In terms of the story, though, I usually tend to prefer it when Erik isn't given a surname. It makes his character more mysterious, and I think Erik would want to avoid keeping the name of the family that he ran away from. (And after all, in Leroux's novel, "Erik" may not even have been the name his mother gave him.) And if we do decide to give him a surname, we may also keep in mind that he may not have been of French origin -- Leroux says he was born in France, but that doesn't necessarily mean his parents weren't immigrants from somewhere else. In any case, it's really interesting to think about.

EDIT: Yep, Bleeding_Masque, "Claudin" was his last name in the Claude Rains film. Though yes, his first name was "Erique" in that one.

Rosoideae 06-09-2014 08:30 AM

ErikPhan, thank you. I actually have a copy of Gaston Leroux's novel, but have only read it once and not in the past half year. Since Darius is a trivial character and the emphasis is on the wild description of Erik, Darius has simply not remained in my memory. Bleeding_Masque, yes, Claude Rains plays the title role in the 1943 version of The Phantom Of The Opera. I know that in this movie the phantom is not born with his deformity, but his character has the same basic constitution. Also, the film just uses one of the French versions of the name Erik, which is why I include it as featuring the real phantom. The 1989 film also features Erik as facially normal for most of his life. He becomes deformed when he makes a deal with the devil so that his music can be famous. This is a shrewd way to combine the classic scenario of selling one's soul to the devil with the phantom's deformity. IamErik771, thank you! You bring up some great points. My impression from the novel, however, is that Erik's mother has never named him. It is hinted that Erik's mother has the desire to kill him when he is a baby, but is ultimately afraid to carry it out. She sees her son as nothing more than an object. I think that Erik would simply choose a surname for himself to make his identity complete. This principle also applies to Erik picking out a first name just for the sake of being able to call himself something. I agree with you, the original Erik would surely not want to keep his parents' last name.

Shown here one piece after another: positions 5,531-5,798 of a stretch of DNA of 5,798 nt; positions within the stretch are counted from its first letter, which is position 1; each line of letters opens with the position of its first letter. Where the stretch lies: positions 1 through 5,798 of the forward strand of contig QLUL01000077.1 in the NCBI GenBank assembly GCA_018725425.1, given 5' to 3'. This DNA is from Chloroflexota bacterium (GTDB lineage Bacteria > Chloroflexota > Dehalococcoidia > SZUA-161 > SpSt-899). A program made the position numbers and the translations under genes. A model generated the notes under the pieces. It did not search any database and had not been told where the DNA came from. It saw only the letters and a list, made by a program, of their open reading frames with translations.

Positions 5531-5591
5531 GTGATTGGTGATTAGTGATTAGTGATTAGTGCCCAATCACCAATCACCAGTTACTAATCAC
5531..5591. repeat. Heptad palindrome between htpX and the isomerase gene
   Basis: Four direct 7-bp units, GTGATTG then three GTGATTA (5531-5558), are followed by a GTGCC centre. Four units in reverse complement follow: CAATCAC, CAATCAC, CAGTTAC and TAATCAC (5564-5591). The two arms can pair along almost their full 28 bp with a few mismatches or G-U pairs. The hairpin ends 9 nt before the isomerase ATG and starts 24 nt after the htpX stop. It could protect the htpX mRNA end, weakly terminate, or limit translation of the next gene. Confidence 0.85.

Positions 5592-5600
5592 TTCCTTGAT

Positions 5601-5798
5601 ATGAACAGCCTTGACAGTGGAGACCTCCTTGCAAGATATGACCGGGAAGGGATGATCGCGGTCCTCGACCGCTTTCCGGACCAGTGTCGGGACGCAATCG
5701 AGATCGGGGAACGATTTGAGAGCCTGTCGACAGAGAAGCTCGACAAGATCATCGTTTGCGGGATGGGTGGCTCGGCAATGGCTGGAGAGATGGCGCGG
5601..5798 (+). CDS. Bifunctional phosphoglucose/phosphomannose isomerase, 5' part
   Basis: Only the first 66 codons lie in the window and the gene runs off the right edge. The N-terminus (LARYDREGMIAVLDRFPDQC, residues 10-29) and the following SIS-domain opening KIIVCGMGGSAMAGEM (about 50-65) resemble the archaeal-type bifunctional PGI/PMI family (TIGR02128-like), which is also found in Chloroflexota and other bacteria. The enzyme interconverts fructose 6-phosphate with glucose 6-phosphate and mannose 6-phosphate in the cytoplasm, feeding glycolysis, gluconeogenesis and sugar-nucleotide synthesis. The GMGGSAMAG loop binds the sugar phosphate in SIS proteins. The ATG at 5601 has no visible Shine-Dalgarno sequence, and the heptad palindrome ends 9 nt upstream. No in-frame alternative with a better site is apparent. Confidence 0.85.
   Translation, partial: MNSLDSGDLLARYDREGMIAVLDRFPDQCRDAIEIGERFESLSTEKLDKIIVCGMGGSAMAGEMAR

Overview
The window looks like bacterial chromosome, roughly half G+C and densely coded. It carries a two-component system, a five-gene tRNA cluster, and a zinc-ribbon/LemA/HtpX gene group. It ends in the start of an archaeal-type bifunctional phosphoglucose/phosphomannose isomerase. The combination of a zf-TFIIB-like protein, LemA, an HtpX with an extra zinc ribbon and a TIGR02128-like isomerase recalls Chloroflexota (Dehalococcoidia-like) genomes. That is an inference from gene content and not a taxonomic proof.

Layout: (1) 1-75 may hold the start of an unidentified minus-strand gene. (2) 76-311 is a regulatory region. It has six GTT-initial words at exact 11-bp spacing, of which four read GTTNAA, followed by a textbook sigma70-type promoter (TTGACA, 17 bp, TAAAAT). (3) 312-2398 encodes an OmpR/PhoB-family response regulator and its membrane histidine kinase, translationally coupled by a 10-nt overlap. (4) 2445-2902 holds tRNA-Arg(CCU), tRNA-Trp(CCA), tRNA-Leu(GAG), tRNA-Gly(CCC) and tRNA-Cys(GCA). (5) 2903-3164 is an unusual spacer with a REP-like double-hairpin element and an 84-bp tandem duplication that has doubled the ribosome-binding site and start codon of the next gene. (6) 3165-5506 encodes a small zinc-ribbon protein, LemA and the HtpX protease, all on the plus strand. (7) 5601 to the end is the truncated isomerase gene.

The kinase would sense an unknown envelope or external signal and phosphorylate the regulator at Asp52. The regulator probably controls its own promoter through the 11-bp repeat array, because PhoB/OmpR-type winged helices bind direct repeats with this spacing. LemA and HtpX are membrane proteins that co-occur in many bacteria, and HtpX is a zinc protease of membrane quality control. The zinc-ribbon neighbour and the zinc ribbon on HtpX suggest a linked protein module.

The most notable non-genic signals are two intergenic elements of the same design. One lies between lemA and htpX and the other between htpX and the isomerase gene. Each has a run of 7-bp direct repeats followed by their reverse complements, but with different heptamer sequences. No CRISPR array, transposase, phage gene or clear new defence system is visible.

Flattering Child 06-27-2014 10:04 AM

Isn't not having a surname part of Erik's magic...? I prefer him without a surname, simply because Leroux didn't want to tell us about it. It's just fine like that...

wandering child 11-03-2014 03:00 AM

There's a book version that's little known but very well written called Letters to Erik, intended as a sequal to the origional Leroux version. It gives Erik's last name as de Carpentier. I always liked that one and thought it made sense because Erik's father was a mason and the last name can mean either mason or carpenter. Also fits with Erik being an architect, I think.

Flattering Child 11-03-2014 02:34 PM

I like that name (even though I prefer no name for him!) I wonder what Earl Caprenter thinks of that ;D

Could you tell me more about the book?

03:42 PM